The BPO revolution has created a mindset in the freshers that they can earn fast money. However, do they work on enhancing their skills??

Most of them are not willing to go through the grind and rise in life. We are dealing with these youngsters everyday and we do not see the yearning to learn in majority of the cases. When my team calls them to discuss an opportunity, the first question is what is the salary. They wont ask about the job profile or the organization.

This way we are surely heading to a point when we would have a talent crunch and a huge skill gap.

From India, New Delhi
Thanks Avika,

I too had the same point, we just cant blame one single person. The whole system has to change.

Would again agree on this. There are people (teachers) who would be frustrated to clear the doubts if some student is not able to understand and asks a few queries. Their this behavior do not allow students to freely ask questions as they think they are being judged. As a result they think they would go online and would ask Google. However they fail to understand that though we can get all theoretical knowledge from all the different sources, it is only the practical implementation that would allow us to grow professionally.

Again I do not say that let's completely forgo the minimum standards, but if someone is actually fitting all the other criteria but is not eligible just for a couple of marks, it is actually unfair to not to consider the person.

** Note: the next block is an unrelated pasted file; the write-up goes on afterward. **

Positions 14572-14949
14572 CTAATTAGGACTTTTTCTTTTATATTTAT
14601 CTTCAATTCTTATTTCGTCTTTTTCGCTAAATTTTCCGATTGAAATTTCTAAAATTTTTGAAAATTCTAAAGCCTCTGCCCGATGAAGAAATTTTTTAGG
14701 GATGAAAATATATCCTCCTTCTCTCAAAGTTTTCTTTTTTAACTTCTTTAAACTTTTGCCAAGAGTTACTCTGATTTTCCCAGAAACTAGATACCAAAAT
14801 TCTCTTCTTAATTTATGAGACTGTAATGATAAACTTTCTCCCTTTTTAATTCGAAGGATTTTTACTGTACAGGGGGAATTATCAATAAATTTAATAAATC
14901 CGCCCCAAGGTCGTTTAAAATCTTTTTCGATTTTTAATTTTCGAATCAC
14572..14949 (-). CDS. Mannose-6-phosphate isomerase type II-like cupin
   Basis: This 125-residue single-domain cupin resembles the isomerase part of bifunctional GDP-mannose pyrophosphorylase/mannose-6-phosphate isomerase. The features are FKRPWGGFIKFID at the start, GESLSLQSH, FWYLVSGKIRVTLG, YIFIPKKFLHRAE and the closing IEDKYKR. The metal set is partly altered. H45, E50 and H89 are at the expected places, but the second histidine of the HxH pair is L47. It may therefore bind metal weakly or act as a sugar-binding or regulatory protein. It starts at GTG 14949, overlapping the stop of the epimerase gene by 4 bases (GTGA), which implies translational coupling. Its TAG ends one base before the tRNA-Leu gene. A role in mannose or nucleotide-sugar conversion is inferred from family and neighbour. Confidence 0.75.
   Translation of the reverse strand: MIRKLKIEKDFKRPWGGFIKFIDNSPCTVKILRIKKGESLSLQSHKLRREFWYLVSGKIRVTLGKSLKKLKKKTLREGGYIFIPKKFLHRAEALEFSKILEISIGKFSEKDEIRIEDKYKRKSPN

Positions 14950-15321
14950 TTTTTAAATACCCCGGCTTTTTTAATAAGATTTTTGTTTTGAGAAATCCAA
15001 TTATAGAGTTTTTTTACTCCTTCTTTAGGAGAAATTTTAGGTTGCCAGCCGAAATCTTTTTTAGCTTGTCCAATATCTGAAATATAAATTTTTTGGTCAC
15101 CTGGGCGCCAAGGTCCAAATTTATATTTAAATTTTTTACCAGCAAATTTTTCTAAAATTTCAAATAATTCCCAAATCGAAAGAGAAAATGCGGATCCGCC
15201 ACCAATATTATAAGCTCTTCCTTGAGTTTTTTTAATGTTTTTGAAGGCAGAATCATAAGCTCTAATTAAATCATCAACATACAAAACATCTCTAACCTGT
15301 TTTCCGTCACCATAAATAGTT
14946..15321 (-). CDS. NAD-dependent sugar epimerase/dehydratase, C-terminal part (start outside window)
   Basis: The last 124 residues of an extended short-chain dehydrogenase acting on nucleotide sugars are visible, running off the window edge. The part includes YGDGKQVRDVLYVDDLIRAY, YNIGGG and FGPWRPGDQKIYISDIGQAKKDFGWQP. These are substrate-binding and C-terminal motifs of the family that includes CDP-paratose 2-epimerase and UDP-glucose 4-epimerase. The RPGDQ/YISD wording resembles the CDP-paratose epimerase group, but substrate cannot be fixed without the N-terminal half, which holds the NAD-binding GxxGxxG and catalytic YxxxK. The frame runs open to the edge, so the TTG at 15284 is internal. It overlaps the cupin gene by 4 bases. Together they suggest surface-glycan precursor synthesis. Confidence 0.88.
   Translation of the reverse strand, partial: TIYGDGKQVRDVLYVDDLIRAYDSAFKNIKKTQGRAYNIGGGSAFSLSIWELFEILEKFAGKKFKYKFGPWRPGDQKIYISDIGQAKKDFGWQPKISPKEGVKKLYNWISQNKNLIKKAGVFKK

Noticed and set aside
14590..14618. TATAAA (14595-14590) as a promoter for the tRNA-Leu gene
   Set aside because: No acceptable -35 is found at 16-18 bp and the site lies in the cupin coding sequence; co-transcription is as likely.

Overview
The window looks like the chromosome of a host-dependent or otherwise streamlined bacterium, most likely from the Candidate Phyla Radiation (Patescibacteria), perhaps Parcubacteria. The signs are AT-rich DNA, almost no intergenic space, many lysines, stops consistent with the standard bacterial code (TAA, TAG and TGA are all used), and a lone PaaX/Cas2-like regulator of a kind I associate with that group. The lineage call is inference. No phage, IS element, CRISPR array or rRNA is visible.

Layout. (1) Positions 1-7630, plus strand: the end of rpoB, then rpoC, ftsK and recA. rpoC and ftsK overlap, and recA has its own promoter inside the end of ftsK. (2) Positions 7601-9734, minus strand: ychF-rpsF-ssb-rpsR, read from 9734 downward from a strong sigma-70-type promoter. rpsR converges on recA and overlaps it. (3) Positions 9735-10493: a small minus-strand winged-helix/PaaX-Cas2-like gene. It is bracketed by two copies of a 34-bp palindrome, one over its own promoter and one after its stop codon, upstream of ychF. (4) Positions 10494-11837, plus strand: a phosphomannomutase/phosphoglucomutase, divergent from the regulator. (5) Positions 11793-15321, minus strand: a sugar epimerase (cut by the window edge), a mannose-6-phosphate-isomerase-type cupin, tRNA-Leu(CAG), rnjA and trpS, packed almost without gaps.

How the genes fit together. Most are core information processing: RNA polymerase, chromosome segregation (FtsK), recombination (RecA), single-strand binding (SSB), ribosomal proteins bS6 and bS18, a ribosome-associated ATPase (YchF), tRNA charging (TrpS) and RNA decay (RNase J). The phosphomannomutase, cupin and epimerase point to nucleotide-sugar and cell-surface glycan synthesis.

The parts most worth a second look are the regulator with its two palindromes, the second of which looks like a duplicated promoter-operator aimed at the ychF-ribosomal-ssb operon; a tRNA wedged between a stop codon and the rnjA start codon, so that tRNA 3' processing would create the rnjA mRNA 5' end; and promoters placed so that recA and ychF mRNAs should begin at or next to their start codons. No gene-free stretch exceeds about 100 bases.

In my case when I went to talk to the officials of the company who came to hire us on campus, they bluntly told me that i do fit into their criteria, only if i was able to make it to those few points. They anyway had an aptitude test. All I requested was to allow me to sit for aptitude, If I wouldn't be smart enough, I would automatically get screened out. How would it matter?

But a no is a no is a no.

This is what one needs to change. If someone is keen to work in the profile you mentioned and fits in all aspect, why not give a chance to prove his/her worth?

BPO is looked as an easy money making opportunity. Many BPOs recruit people who are HSC passed/appeared. All they need is people with good communication skills in some particular language.

Because of the kind of impression that BPO has outlaid on the job seekers, they do not care much about the profile. They are vaguely aware how they would have to speak to client and customers and solve query to sell their services. They don't go for details.

Rising inflation compels one to first focus on salary especially when there is just one bread earner.

I won't comment on this as different people have different priorities.

But yes, I have seen people compromise on profile for pay, whereas its otherwise that's always advised.

From India, Mumbai